The Missing Peace


Themp-hp.jpg His Holiness the Dalai Lama is the leader of Tibetan Buddhism, a great statesman and a Nobel laureate, but above all else he is a man of peace. In honor of the Dalai Lama, 80 artists from around the world searched their own experiences and belief systems to create works showing how they perceive him and the principals he stands for. The result is The Missing Peace: Artists consider the Dalai Lama, a traveling exhibit comprising images, themes and media that suggest the many roles the Dalai Lama plays within his world and ours. Moleskine was extremely proud to be chosen as partner for the exhibit, providing a very special customized notebook to support the project.

Themp-interna-1.jpg(Picture by Phil Borges-1996)


The Missing Peace was a collective effort undertaken by the Committee of 100 for Tibet and the Dalai Lama Foundation, designed to explore the idea of art as an interpretation of and a catalyst for peace. The organizers sought to broaden appreciation for the principles embodied by the Dalai Lama: wisdom, reconciliation, spiritual fulfillment and peace. The exhibition title is an evocative play on words, as peace will always be elusive. However, the Dalai Lama and his many works make it clear that dedicating oneself to peace is anything but pointless.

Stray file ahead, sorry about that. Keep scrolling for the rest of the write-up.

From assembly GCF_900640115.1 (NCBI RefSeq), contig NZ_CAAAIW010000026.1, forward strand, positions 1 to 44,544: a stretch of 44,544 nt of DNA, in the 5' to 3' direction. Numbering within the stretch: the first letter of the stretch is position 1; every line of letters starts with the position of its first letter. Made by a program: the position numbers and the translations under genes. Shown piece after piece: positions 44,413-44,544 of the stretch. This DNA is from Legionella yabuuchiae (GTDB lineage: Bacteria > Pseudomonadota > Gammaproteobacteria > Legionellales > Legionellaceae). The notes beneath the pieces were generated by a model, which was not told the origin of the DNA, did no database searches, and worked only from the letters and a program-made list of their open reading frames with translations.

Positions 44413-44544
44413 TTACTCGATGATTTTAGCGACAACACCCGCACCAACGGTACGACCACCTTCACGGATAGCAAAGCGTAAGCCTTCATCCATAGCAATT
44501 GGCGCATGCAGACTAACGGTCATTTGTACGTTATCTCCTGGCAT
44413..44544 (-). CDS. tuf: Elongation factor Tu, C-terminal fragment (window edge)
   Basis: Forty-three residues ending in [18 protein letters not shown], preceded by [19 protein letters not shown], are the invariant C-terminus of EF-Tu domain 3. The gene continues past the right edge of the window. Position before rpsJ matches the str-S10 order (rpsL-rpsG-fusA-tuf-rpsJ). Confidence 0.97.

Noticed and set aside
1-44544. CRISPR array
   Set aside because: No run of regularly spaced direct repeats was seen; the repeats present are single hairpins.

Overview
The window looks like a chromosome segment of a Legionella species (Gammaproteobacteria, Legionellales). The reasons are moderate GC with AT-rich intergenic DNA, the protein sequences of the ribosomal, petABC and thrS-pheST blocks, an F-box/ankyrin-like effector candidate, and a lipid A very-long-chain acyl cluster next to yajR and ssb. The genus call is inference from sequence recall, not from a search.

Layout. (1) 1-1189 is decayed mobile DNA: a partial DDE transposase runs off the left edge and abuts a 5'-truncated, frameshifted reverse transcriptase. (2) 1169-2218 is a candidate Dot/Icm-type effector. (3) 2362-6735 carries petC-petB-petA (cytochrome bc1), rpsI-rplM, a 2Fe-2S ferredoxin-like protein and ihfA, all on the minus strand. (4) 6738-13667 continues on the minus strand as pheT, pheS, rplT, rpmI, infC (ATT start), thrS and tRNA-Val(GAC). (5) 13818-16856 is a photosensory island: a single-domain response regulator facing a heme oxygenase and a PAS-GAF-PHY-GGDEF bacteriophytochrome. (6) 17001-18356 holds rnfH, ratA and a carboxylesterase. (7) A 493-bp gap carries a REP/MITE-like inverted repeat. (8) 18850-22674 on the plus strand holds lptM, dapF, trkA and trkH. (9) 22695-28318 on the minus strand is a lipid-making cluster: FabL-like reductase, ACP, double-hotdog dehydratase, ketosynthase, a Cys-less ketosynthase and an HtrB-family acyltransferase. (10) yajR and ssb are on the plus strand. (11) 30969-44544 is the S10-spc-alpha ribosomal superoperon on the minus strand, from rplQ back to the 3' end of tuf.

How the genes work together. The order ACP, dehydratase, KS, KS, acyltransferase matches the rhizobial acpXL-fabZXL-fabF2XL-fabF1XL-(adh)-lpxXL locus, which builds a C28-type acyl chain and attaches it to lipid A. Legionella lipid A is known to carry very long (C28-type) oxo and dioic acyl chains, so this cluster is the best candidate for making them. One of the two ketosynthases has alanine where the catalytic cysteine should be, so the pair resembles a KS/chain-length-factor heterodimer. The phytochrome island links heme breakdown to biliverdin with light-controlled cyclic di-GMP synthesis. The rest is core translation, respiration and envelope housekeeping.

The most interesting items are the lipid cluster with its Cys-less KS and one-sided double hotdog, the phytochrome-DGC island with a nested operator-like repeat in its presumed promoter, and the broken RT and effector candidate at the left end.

Themp-interna.jpgFor the Missing Peace Moleskine designed a simple, elegant notebook that the exhibit organizers could present to donors, supporters and special guests. The large Moleskine sketchbook features a dry debossed Tibetan numeral 14, for the current 14th Dalai Lama. This sparse, powerful icon is complemented by a deep brown paper band imprinted with the name of the exhibition. The flyleaf of the notebook is also silk-screened in dove gray with the name of the exhibit.

As it is a traveling exhibit, the Missing Peace remains on display indefinitely. After a long show at the Rubin Museum of Art in New York in the summer of 2007, it will be moving to Yerba Buena Center for the Arts in San Francisco--Moleskine will be accompanying them all the way.

For more information on the Missing Peace, please visit gallery.tmpp.org.